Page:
The table on the following page lists some common materials suitable for mixing a compost heap. More X’s the higher the levels of N or C .

Naturally this list is only a guide. The actual composition levels within material vary greatly. From the table I’d try : twice the volume of horse manure mixed with sawdust, or similar amounts of garden weeds (2-1), seaweed (1-2), wheatstraw (3-0), chook poo (0-3).

  XXXX oat straw XX  
blood n bone   XXX weeds XX X
chook poo   XXX wheatstraw XXX  
cow manure   XXX woody weeds XXX  
lawn clippings   XX newspaper XX  
comfrey   XX sawdust XXXX  
pig poo   XX pineneedles XXX  
tomato plants X XX deciduous leaves XXX  
manure/straw mix XX XXX food scraps (variable) X X
legume plants X XX horse poo X XX
seaweed (high trace elements) X XX




An understanding of the compost making processes, will help to solve or perhaps even prevent production problems. Once the reason for the problem is identified it can be remedied.

UNBALANCED C:N RATIO will inhibit the proper functioning, slow heaps are usually to high in carbon and take much longer to breakdown, fast heaps high in nitrogen will breakdown to almost nothing.Adjusting the balance of ingredients will get it going.

HEAP NOT HEATING UP 1. not enough volume, build it bigger. 2. low in nitrogen, add nitrogen rich material like manure, comfrey.

SLOW HEAP may 1. be dry, use the squeeze test and water if needed. 2. need more nitrogen. 3. need aeration, the microbes may have used oxygen, turning should get it going again. 4. be loosing too much heat, insulate to reduce heat loss or increase the heap size.

HEAP THAT STOPS TOTALLY has run out of nitrogen, if still not broken down turn the heap adding nitrogen rich material.

VERMIN OR MAGGOTS are attracted to meat and the manure of meat eating animals. Remove the offending material, cover the maggots with soil and lime well the next day. Try to avoid adding these materials.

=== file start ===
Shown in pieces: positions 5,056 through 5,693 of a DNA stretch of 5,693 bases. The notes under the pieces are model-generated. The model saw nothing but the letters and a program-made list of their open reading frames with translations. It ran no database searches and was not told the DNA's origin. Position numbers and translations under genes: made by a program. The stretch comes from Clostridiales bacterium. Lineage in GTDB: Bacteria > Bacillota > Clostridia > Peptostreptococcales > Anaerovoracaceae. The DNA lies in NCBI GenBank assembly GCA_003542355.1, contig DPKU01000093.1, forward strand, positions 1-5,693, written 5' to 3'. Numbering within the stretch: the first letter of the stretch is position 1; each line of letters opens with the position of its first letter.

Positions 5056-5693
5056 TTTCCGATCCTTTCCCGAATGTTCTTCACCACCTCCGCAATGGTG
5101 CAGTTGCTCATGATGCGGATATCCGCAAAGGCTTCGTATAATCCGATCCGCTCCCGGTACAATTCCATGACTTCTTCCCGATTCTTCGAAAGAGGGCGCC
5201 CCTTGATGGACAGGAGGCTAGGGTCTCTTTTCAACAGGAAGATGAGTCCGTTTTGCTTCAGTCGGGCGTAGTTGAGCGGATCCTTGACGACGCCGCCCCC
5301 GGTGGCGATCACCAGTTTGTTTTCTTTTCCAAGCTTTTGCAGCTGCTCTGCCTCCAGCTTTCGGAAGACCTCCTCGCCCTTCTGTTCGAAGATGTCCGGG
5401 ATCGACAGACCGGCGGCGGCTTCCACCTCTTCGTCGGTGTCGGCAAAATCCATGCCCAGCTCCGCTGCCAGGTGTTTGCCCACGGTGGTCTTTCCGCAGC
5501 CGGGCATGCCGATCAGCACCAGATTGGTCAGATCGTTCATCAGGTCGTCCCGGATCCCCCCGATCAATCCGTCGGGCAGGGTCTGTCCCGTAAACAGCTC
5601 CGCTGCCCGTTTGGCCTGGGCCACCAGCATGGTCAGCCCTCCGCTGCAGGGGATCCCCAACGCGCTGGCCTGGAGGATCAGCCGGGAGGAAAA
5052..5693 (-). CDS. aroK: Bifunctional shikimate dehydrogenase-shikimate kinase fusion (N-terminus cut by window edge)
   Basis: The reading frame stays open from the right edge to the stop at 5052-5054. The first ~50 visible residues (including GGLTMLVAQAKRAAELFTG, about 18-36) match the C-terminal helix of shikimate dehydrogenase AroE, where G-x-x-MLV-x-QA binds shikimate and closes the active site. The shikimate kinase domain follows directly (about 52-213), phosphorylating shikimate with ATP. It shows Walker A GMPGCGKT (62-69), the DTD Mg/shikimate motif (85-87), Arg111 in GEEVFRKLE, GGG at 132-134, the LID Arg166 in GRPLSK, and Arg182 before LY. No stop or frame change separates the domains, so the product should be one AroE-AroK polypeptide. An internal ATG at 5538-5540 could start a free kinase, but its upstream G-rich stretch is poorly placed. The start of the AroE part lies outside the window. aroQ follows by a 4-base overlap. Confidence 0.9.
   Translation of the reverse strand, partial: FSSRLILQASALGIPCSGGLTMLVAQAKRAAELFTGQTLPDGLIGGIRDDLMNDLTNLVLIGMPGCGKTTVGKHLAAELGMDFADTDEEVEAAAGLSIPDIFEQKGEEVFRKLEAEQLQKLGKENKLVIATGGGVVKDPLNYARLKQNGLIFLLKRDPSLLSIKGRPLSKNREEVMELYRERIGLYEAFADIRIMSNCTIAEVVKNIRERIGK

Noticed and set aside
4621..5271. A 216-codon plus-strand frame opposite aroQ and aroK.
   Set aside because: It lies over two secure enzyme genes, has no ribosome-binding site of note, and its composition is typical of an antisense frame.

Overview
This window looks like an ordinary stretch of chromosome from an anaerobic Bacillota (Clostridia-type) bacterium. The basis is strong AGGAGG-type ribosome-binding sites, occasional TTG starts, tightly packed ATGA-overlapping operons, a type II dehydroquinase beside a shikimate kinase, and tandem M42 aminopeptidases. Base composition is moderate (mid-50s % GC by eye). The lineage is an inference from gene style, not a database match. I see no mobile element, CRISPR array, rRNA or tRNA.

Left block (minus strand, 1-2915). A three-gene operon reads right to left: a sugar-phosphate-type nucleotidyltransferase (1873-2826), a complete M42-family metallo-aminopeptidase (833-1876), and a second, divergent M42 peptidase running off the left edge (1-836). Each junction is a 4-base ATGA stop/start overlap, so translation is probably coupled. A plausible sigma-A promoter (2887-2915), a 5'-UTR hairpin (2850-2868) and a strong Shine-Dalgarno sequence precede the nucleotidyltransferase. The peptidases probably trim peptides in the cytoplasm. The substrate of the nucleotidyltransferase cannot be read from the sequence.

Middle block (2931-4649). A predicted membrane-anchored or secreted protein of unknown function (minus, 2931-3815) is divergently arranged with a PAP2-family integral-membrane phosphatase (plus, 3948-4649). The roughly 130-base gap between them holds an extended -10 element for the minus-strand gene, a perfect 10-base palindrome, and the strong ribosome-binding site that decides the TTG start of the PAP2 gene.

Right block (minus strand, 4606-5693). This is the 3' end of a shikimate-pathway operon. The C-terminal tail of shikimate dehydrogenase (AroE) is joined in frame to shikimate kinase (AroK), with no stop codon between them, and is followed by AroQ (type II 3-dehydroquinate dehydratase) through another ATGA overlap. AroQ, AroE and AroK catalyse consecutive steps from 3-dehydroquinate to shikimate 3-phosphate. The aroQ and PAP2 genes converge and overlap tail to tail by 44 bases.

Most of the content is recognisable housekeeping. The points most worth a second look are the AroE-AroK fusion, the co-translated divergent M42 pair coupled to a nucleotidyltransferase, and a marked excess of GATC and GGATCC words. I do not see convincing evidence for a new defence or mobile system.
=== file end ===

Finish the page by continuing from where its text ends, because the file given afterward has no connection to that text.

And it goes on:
STRONG SMELL OF AMMONIA 1. too little air, turn the heap. 2. too much water, turn & add dry material. 3. too much nitrogen to begin with, add high carbon material or nitrogen absorbing clay. 4. too much lime or high calcium ingredients, eg.mushroom compost can often have a high pH. Not easy to fix, turn heap and add acidic material like leaf litter, pine needles or add some sulphur powder.

DRY HEAP water as you turn the heap, cover to reduce moisture loss. It takes a lot of water to wet out some ingredients, sawdust can cause problems if it is not thoroughly wet out as you build the heap.

SMELLY HEAPS are anaerobic, i.e. working without oxygen. They are usually too wet or need turning.Turn to add air and mix in dry material if needed.Large amounts of wet nitrogen rich material will also produce a smelly rotten mass eg fresh lawn clippings in a pile.


The N:P:K levels of compost cannot be compared directly with synthetic fertilizers. They do however, release the nitrogen and phosphorus into the soil at a rate that can be used by the plants. None is lost through leaching. The other important fact is that soils rich in organic matter, are fertile because humus helps to make nutrients more available to plants. Manure is not a balanced fertilizer but when composted it is balanced chemically and biologically. Generally a partly completed compost should be used as a surface mulch. The final breakdown, in the soil may draw nitrogen out, plants could experience a loss of nitrogen in the soil, until breakdown is complete. Sprinkle a little blood and bone before mulching with unfinished compost, this will prevent nitrogen draw down in the plants. Compost is of benefit to any soil at any time. In most situations it is difficult to keep up with the demand for finished compost.